The Andrews Government’s ambivalence towards Inland Rail is further suggested by its abandonment of a port-rail shuttle in Melbourne as a condition of the port’s imminent privatisation. Port bidders are required to show a plan for a shuttle without needing to commit to actually implement the plan. The full benefit of Inland Rail can be realised only if trains can deliver export freight all the way to the port, rather than unloading it at a terminal on the urban fringe and travelling the final few kilometres by truck. By contrast, NSW is showing the way with a port-rail shuttle to Sydney’s massive Moorebank terminal.
Meanwhile, the Andrews Government is proceeding with planning for a toll road in the port precinct that will likely lock trucks in – and trains out – for port container movements. It is circumventing its own new infrastructure body and planning process to fast-track the Western Distributor project. The Andrews Government’s hypocrisy after criticising the previous Abbott Government for bypassing Infrastructure Australia to fund East West Link is stark.
Market-led infrastructure projects
The very concept of “market-led” (read unsolicited) proposals by private corporations is at odds with a national long-term infrastructure plan that only governments can deliver. But with funding pressures increasing, state governments have enthusiastically embraced market-led proposals or public-private partnerships. As noted above, Transurban, which enjoys a near-monopoly on toll roads in Australia, has won the Andrews Government’s support for its unsolicited Western Distributor project, thereby answering political pressure to alleviate congestion on the West Gate Bridge.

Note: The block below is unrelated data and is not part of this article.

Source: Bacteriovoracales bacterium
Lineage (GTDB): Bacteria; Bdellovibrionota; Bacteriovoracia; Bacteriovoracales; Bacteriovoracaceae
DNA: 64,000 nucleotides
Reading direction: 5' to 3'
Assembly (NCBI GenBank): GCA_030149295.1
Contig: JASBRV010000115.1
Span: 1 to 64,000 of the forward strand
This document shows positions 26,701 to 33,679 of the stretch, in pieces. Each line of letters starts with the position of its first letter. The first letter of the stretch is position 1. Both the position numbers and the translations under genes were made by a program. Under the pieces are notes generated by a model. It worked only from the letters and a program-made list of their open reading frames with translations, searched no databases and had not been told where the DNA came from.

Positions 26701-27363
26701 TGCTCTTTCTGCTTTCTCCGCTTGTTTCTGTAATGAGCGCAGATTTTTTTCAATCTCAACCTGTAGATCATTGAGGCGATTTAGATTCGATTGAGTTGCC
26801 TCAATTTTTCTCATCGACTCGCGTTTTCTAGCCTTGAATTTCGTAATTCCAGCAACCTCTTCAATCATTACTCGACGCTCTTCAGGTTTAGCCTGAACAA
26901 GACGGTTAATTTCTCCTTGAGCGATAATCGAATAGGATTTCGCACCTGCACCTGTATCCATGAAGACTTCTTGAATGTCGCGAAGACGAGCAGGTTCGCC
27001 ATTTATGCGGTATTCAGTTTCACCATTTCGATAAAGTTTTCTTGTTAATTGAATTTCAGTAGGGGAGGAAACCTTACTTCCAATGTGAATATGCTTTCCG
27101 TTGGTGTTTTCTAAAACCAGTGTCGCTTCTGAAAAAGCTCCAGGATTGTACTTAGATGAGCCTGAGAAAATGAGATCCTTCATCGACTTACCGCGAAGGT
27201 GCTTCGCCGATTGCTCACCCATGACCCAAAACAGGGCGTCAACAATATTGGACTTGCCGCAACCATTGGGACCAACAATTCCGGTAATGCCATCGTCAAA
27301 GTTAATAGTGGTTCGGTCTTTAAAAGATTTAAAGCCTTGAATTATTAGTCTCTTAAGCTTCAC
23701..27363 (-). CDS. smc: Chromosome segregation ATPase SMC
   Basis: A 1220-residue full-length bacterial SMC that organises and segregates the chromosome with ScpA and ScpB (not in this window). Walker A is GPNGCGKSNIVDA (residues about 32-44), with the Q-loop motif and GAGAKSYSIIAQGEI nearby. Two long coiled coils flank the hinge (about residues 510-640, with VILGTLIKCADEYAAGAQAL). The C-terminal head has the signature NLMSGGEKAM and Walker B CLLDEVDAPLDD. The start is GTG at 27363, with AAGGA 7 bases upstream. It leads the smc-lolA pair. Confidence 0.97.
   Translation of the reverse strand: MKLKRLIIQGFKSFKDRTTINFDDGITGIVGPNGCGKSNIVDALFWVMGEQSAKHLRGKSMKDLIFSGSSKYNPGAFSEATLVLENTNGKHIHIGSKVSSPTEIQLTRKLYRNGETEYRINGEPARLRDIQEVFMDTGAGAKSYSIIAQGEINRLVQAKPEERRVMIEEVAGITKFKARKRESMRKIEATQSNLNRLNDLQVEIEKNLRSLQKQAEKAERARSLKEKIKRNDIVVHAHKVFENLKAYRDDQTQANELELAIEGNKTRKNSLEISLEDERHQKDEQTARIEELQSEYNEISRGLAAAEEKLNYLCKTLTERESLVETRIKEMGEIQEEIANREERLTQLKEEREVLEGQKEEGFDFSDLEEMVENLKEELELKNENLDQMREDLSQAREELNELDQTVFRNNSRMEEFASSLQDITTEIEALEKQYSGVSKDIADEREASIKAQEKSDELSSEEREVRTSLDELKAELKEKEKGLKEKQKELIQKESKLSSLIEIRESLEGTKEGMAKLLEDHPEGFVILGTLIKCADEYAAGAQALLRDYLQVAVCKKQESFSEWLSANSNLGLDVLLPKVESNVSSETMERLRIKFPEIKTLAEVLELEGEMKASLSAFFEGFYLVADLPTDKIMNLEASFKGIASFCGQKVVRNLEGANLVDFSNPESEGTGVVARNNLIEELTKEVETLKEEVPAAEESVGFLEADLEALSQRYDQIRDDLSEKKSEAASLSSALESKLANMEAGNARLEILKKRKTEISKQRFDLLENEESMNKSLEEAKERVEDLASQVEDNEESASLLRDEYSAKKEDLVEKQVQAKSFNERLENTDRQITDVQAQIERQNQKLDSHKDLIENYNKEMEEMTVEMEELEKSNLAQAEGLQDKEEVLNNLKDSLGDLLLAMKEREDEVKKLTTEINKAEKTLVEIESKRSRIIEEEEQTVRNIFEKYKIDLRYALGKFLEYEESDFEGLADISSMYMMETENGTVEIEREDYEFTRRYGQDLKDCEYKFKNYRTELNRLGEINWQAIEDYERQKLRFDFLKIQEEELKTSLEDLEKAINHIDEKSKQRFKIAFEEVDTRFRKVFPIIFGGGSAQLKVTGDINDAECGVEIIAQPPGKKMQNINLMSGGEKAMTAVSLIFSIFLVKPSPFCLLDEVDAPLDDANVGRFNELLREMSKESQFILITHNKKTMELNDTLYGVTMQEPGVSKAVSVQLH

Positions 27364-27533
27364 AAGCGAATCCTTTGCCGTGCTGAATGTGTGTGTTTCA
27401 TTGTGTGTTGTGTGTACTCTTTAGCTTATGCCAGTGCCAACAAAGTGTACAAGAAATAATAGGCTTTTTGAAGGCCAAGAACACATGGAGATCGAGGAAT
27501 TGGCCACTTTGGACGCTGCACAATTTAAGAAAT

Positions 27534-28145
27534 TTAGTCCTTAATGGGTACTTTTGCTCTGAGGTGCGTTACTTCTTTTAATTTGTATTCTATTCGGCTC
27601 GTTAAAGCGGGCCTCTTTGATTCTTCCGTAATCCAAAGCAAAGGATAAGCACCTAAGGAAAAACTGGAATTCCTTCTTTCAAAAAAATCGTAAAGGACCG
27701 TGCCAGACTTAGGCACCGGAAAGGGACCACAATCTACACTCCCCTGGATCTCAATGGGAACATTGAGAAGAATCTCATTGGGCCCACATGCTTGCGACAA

Road funding pressures
An emerging trend to electric vehicles will reduce the amount of fuel excise collected, and with it the funding available to build and maintain roads, as Transurban CEO Scott Charlton told the conference. A COAG pilot of a new road pricing system for trucks has no certainty of implementation.
Road pricing certainly will draw the resistance of road interests, which include government agencies such as VicRoads as well as private companies and peak bodies. Congestion charges on motorists such as London exacts are new territory here. And mass-distance-location pricing for trucks faces an uphill battle against a powerful lobby of truck companies that flexed its political muscle in the recent abolition of the Road Safety Remuneration Tribunal. The Australasian Railways Association has been campaigning for MDL-based road pricing for 40 years without success.
Until there is some clarity around future road funding sources, forget any long-term infrastructure plan by an ever-changing group of governments that can barely meet current pressures, let alone plan for the future.
High-speed rail – the mirage recedes